Outdoors Peak District – England, U.K


Eyam is famed for isolating itself during the 1665 bubonic plague

This scenic trail passes through a number of atmospheric old tunnels as it follows the path of a disused railway line for 81/2 miles from Coombs Road Viaduct on the outskirts of Bakewell to Topley Pike in Wye Dale. Three miles into the walk, there is a dramatic viewpoint at Monsal Head, where you can pause for refreshment at the Monsal Head Hotel.

  •  EYAM

Quaint little Eyam makes a great base for walking and cycling in the White Peak area. For an interesting short hike, follow Water Lane out of the village from the main square, then turn right and climb the hill to reach Mompesson’s Well, where supplies were left during a plague outbreak for Eyam folk by friends from other villages. To return to Eyam, retrace your steps down the lane, then take a path that leads directly to the church. The two-mile circuit takes about 11/2 hours. Eyam is famed for isolating itself during the 1665 bubonic plague.


This 46-mile trail winds through the Derbyshire countryside from Castleton to Rocester in Staffordshire, following footpaths, tracks and quiet lanes -highlights along the way include beauty spots Millers Dale and Robin Hood’s Stride. Many people walk the 26-mile section between Castleton and Matlock in one long, tiring day, but setting aside two days will make it more comfortable. Local tourist offices have a detailed leaflet with route information.

Natural wonders

Poole’s Cavern complex includes a number of unexplored caves

The limestone sections of the Peak District are riddled with caves and caverns, particularly around Castleton. Peak Cavern is easily reached by a pretty streamside walk from Castleton centre and has the largest natural cave entrance in England, known as the Devil’s Arse. Inside, dramatic limestone formations are lit with fibre-optic cables.


Striking Winnats Pass is a collapsed cave system, once a coral reef canyon. Sheer-sided cliffs frame a lovely green valley, footpaths abound, and it’s here that you’ll find the entrance to Speedwell Cavern – a cave reached via an eerie boat ride through flooded tunnels, emerging by a huge subterranean lake.


It’s very cool down in this magnificent natural cavern, a pleasant mile stroll southwest of Buxton, reached by descending 28 steps into an underground lair. Tours lasting 50 minutes run every 20 minutes from March to October. From the car park, a 20-minute walk leads through Grin Low Wood to Solomon’s Temple – a ruined tower with fine views over the town.

Other activities

Rugs are provided on the Buxton Tram in case the weather turns

High Peak Trail is an easy, traffic-free ride through beautiful hills and farmlands following the old railway line from Cromford to Dowlow. The Pennine Bridleway is another top network, with 205 miles of trails. If you don’t have your own wheels, Peak Tours runs guided tours and the National Park Authority has three bike rental centres.


It’s actually a vintage milk float, rather than a tram, but this old contraption is still a highly entertaining way to tour the historic sights of pretty Buxton. From the Opera House, take the Wonder of the Peak tour as it trundles along at 12mph on an hour-or-so circuit of the centre. There are only eight seats, so book ahead.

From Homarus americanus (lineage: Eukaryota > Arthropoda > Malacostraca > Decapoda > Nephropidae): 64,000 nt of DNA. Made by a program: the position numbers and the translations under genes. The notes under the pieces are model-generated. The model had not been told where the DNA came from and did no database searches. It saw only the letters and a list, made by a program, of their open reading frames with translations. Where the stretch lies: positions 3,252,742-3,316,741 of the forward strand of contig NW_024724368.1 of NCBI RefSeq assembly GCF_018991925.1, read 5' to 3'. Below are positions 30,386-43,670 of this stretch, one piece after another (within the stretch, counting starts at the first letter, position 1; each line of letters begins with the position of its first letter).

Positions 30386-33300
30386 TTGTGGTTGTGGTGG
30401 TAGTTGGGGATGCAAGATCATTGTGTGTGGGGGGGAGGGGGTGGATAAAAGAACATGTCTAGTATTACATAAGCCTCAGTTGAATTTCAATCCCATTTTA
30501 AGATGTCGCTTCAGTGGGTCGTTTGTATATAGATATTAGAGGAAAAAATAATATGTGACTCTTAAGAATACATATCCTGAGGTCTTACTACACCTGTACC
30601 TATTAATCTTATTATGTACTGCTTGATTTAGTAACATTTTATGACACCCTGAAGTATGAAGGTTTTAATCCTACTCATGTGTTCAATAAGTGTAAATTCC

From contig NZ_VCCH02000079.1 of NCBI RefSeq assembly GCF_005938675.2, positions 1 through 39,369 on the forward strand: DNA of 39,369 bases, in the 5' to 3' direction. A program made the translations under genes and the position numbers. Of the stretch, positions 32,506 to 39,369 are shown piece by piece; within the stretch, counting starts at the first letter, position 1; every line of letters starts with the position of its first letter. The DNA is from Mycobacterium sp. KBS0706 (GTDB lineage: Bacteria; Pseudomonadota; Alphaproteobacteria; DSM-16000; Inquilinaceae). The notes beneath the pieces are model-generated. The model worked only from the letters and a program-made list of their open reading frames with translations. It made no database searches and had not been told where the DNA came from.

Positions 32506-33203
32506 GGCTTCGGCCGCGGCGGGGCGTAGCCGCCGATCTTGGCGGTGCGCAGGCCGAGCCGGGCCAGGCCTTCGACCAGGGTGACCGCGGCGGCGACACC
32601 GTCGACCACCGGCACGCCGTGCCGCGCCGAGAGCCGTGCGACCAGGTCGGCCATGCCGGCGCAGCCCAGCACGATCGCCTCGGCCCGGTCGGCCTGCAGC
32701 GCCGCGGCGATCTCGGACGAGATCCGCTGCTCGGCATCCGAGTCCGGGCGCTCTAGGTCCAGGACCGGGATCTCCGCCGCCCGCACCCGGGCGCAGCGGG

Known as the ‘Palace of the Peak’, Chatsworth House has been occupied by the earls and dukes of Devonshire for centuries. Inside it’s packed with priceless paintings and period furniture; outside there are miles of grounds and ornamental gardens to explore, and kids will love the farmyard adventure playground. The stately home has starred in Pride & Prejudice on more than one occasion.

Peak District essentials


Head to London first on British Airways from Singapore or Kuala Lumpur. Matlock and Bakewell are the area’s two main transport hubs, but neither town is connected directly to London by train (you need to change at Stockport). Many National Express London-Manchester buses stop at Matlock, Bakewell and Buxton. The Peak Plus is a handy pass offering all-day travel on most High Peak buses.

Stonecroft’s Back Tor Room has views over the Edale Valley

*Handsome two-room b&b Stonecroft lies in an enchanting cluster of houses surrounded by majestic country. Host Julia is an award-winning chef; her packed lunches are available on request.

*In a Hope Valley village near Castleton, Samuel Fox is an enchanting inn owned by chef James Duckett. The gorgeous pastel-shaded guestrooms upstairs come with a sumptuous breakfast.

*Within rolling distance of the famed pudding shops, Rutland Arms is an aristocratic-looking old coaching inn with 33 rooms and lots of Victorian flourishes. Jane Austen is said to have stayed.

The know-how



The Peak District’s famous dessert was invented following an accidental misreading of a recipe around 1820. Rich and delicious, it makes a great post-hike treat and there are two shops in Bakewell that claim to be the creator:

The Old Original Bakewell Pudding Shop has a quaint first-floor tearoom with exposed beams where you can sit down and try the pudding with lashings of custard, or as part of an afternoon tea.

There’s no sit-down dining in Bloomers of Bakewell, set in a 17th-century stone building. If you don’t make it here in person, it’s possible to order a Bakewell pudding online and have it posted to your door.

Leave a Comment

Your email address will not be published. Required fields are marked *


Related Posts